Three-fourths of 4,000 people polled two weeks ago thought ethnic
federalism is a bad idea
J B PUN MAGAR
During the war, the Maoists used the grievances of Nepal’s marginalised ethnic communities to recruit fighters. Then, during the 2008 elections, the party used an ethnic platform to garner votes.
However, it is now apparent that the Maoists seriously miscalculated the risks of politicising the ethnic sentiments of the people. While fully appreciating the socio-economic disparity in the remote districts, the party failed to take into account Nepal’s ethnic and religious diversity. The country is a mosaic of ethnicities and castes, a heterogenous mix where no single ethnic group commands a demographic majority even over what would be considered their “homeland”. Exploiting ethnic exclusivity in a country’s with Nepal’s ethnic fabric had the
inherent danger of tearing that fabric apart.
The Himalmedia public opinion survey shows that the public is wary about the politicization of ethnicity. Nearly 90 per cent of the respondents said social harmony was deteriorating and most of those polled blamed the government. Since the Maoists are now in government, they bear a share of the blame. The rise of militant ethnic movements in the Madhes and hills, and the growing involvement of mainstream parties in sectarian politics feeds into what the Maoists have been doing over the years.
The leaders of ethnic pressure groups and their cadre continue to paralyse the country with strikes demanding autonomy, but most ethnic groups are against the idea of ethnicity-based federalism. They have responded with a resounding “No” to the division of federal Nepal into ethnic states. Some 76 per cent of respondents all over the country thought ethnic federalaism was a bad idea. Even in eastern Nepal, where the demand for ethnic autonomy is said to be strongest, three-fourths of the people voted against ethnicity-based provinces.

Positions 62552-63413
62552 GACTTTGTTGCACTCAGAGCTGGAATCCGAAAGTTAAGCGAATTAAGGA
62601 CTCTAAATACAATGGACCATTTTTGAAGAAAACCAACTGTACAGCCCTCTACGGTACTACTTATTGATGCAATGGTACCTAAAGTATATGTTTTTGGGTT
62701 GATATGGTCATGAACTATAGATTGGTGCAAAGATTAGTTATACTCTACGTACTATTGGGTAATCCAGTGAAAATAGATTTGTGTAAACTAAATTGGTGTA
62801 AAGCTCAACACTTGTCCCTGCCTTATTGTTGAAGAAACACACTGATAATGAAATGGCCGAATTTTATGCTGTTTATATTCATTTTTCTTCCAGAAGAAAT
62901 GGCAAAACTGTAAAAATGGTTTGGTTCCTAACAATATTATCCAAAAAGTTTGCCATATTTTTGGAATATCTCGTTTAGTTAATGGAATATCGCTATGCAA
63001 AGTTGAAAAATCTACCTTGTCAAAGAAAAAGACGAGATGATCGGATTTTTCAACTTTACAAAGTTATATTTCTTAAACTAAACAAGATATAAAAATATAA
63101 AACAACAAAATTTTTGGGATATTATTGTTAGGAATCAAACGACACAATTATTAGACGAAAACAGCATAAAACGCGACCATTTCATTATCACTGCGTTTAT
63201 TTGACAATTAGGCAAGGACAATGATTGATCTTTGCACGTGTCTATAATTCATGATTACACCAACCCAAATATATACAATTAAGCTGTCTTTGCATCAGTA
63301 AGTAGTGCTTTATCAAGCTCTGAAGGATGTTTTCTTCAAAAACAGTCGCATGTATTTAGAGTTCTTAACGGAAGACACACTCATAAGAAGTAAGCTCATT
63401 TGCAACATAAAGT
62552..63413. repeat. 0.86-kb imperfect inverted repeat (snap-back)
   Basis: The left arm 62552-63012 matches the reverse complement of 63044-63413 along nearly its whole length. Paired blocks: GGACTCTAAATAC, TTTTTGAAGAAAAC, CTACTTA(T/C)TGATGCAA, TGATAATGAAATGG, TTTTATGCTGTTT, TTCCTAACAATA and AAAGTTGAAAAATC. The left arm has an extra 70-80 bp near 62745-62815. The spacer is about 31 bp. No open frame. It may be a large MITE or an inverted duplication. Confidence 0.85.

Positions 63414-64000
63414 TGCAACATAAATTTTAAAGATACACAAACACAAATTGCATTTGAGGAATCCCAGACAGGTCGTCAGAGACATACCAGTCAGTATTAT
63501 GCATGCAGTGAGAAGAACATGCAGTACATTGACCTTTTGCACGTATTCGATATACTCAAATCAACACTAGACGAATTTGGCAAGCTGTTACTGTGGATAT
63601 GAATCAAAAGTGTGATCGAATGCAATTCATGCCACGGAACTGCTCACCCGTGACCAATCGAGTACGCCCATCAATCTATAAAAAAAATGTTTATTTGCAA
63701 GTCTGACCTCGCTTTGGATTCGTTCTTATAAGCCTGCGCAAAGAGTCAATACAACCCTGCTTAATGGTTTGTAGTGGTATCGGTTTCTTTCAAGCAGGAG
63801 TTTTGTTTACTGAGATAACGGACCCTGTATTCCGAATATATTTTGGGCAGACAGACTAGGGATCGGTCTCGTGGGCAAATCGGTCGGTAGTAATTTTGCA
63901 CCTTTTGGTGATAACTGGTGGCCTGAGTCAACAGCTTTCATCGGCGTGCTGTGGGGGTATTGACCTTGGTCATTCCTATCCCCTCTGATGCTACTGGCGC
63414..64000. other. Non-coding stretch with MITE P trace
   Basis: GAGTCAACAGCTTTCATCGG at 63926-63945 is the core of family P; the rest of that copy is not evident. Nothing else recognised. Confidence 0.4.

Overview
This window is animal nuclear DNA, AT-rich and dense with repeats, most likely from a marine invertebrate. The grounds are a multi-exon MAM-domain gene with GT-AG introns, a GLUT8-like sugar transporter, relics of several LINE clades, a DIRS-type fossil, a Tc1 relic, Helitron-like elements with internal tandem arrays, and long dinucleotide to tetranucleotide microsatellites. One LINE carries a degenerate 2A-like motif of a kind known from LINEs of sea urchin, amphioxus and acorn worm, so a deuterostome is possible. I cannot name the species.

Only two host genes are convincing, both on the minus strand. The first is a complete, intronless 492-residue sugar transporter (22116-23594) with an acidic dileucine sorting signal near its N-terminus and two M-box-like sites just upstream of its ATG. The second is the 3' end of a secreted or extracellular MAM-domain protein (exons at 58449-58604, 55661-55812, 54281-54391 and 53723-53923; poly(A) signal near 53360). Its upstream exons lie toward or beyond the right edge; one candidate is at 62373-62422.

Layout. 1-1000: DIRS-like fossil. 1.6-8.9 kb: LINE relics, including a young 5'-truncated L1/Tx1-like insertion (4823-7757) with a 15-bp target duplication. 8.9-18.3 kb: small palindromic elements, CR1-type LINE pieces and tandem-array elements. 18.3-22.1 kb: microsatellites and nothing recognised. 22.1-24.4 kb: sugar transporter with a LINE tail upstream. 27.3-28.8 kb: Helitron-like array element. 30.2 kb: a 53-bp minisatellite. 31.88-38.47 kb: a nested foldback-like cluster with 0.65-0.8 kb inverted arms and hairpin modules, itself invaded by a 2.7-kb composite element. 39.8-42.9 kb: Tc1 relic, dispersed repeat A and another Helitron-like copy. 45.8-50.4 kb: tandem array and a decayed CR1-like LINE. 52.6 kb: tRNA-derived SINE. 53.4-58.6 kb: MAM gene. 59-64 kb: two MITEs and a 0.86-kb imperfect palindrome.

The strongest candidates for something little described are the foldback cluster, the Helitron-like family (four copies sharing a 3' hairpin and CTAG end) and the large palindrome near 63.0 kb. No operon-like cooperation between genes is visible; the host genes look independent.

For those who argue that the opponents of ethnic federalism don’t understand its concept, the survey provides an interesting insight. While more than half of those who can’t read or write opposed the idea of ethnic federalism, 71.5 per cent of literate respondents opposed.Even more surprising, is that 79 per cent of school graduates, and 90
per cent of college graduates and 93 per cent post graduates among the respondents say ethnic federalism is against the common interest.
Disaggregating the data further, among the 13 per cent who supported ethnicity-based federalism only one in five want special privileges (agraadhikar) for the ethnic group after which the province is proposed to be named. Even those that support ethnic states are wary of its potential impact on communal harmony.
Nearly one-third of the respondents were even unaware of the nature of the ethnic states proposed in the CA. What this seems to prove is that the demand for ethnicity-based federalism is just a political bargaining chip for the Maoists, and the leaders of various ethnic lobby groups. Moreover, the people seem to have understood this very well. Even in the case of Madhesi respondents only seven per cent supported the “Ek Madhes Ek Pradesh” demand.
Most respondents preferred federal boundaries based on fairer resource distribution and equal access to all the communities, ensuring proportional representation in all levels of the state. However, most did not seem impressed by government’s affirmative action policy aimed at uplifting underprivileged communities. Barely eight per cent of
respondents supported reservation, and special rights proposal out of which 15 per cent were Dalits and 10 per cent were Muslims.
The major political parties and their leaders are so preoccupied with the power struggle in Kathmandu that they seem to have lost track of the nation’s pulse. What they say and do in the name of “the people” is far removed from what an ordinary citizen of this nation feels or needs.
Original version : http://nepalitimes.com/news.php?id=18228#.UY2mA4JMY5s
जातीय राज्य बहुसङ्ख्यक जातिलाई मतलब छैन, J B PUN MAGAR, Himal Khabarpatrika